The Complete Steam Guide

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Recommendation for Designing Discharge Lines from Steam Traps

The exact calculation of the line size would be complex and probably inaccurate due to the number of variables. Few problems will arise if the trap discharge lines are sized on flash steam velocities of 15 to 20 m/s.


1)  The flash steam would pass unhindered above the condensate through correctly sized trap discharge lines sloping in the direction of flow and being open-ended or vented at a receiver (Figure 6). The minimum recommended slope is 1 in 70 (150mm drop every 10 s). A simple visual check will usually confirm if the line is sloping - if no slope is apparent it is not sloping enough!

2)  In unavoidable situations, non-pumped rising lines should be fitted with non – return valve and length should be kept as short as possible to prevent condensate falling back down to the trap. Risers discharging into the top of overhead return lines stops condensate draining back to the riser. This assists the passage of flash steam up the riser.

It is sensible to consider using a slightly larger riser, which will produce a lower flash steam velocity. This will reduce the risk of water hammer and noise caused by steam trying to force a path through the liquid condensate in the riser.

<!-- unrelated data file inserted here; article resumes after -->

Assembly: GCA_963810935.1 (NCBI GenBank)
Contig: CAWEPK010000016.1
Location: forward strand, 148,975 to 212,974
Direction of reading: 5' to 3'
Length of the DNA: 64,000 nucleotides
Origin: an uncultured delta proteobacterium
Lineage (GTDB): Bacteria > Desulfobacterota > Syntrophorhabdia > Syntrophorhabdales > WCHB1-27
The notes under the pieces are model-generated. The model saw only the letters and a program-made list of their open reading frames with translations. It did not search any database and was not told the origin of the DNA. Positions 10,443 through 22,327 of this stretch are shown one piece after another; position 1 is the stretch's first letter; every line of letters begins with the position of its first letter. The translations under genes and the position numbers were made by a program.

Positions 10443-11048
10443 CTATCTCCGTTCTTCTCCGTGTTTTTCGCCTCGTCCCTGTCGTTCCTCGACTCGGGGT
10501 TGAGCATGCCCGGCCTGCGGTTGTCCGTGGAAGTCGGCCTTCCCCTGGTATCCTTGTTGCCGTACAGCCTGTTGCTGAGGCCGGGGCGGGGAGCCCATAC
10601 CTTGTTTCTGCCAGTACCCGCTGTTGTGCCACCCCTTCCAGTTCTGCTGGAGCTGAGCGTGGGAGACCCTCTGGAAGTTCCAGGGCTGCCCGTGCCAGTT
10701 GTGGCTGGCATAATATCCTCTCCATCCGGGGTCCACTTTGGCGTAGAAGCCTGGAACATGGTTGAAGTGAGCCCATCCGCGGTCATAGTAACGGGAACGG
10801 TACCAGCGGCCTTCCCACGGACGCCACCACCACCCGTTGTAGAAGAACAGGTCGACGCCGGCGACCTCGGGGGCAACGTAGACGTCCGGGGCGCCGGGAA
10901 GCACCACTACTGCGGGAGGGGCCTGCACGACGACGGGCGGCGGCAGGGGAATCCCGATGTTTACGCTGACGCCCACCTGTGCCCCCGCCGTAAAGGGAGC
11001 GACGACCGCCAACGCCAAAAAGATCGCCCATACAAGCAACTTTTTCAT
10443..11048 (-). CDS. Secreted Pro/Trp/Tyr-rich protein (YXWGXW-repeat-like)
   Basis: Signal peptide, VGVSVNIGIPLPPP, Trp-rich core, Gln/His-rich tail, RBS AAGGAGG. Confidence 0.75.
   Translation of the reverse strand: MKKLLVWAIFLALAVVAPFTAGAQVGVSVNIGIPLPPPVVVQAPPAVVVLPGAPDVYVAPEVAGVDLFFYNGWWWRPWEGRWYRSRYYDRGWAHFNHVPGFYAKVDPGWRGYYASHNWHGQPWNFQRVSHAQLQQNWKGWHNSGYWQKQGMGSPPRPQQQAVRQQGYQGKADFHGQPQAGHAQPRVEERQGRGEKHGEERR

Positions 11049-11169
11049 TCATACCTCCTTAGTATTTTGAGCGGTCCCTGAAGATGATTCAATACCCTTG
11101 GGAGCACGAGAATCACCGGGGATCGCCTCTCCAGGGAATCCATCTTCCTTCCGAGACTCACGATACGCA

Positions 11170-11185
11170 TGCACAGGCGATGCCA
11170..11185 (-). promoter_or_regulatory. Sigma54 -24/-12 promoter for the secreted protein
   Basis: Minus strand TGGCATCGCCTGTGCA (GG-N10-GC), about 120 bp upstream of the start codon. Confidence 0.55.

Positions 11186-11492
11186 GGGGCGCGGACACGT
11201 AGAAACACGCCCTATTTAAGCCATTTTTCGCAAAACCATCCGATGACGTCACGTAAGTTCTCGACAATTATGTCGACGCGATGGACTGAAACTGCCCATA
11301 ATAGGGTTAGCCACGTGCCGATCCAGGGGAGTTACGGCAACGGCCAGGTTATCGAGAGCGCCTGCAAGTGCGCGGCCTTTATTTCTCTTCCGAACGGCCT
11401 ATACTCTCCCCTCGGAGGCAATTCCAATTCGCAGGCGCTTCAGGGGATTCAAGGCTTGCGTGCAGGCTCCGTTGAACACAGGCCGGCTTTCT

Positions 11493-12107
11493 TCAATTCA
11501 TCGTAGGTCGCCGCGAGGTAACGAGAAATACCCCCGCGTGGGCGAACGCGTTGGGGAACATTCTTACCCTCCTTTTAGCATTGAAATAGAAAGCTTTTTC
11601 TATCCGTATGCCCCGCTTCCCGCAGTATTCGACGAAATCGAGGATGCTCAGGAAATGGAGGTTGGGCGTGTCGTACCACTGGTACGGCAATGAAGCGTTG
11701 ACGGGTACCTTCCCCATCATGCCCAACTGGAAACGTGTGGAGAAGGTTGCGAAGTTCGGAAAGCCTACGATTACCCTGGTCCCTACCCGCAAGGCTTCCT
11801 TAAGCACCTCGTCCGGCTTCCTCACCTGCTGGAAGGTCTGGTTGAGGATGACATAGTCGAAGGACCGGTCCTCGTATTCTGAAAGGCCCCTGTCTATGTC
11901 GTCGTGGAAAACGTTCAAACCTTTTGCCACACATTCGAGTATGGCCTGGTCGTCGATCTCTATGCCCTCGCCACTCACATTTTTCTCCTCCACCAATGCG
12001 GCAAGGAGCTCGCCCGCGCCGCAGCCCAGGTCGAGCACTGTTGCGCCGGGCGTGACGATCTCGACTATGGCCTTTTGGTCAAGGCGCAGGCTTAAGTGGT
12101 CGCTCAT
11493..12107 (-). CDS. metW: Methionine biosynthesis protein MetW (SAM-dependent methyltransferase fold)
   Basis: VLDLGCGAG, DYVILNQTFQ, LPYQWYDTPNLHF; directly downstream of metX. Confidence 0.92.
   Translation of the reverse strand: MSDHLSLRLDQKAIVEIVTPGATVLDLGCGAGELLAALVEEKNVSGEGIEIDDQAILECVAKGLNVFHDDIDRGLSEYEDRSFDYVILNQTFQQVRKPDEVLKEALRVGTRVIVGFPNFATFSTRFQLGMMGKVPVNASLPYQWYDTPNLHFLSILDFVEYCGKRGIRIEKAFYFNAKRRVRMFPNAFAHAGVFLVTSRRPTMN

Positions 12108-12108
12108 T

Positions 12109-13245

IMPORTANT: A rising line should only be used where the process steam pressure is guaranteed to be higher than the condensate backpressure at the trap outlet. If not, the process will waterlog unless a pumping trap or pump-trap combination is used to provide proper drainage against the backpressure.

3)  Common return lines should also slope down and be non-flooded (above Figure 7). To avoid flash steam occurring in long return lines, hot condensate from trap discharge lines should drain into vented receivers (or flash vessels where appropriate), from where it can be pumped on to its final destination, via a flooded line at a lower temperature.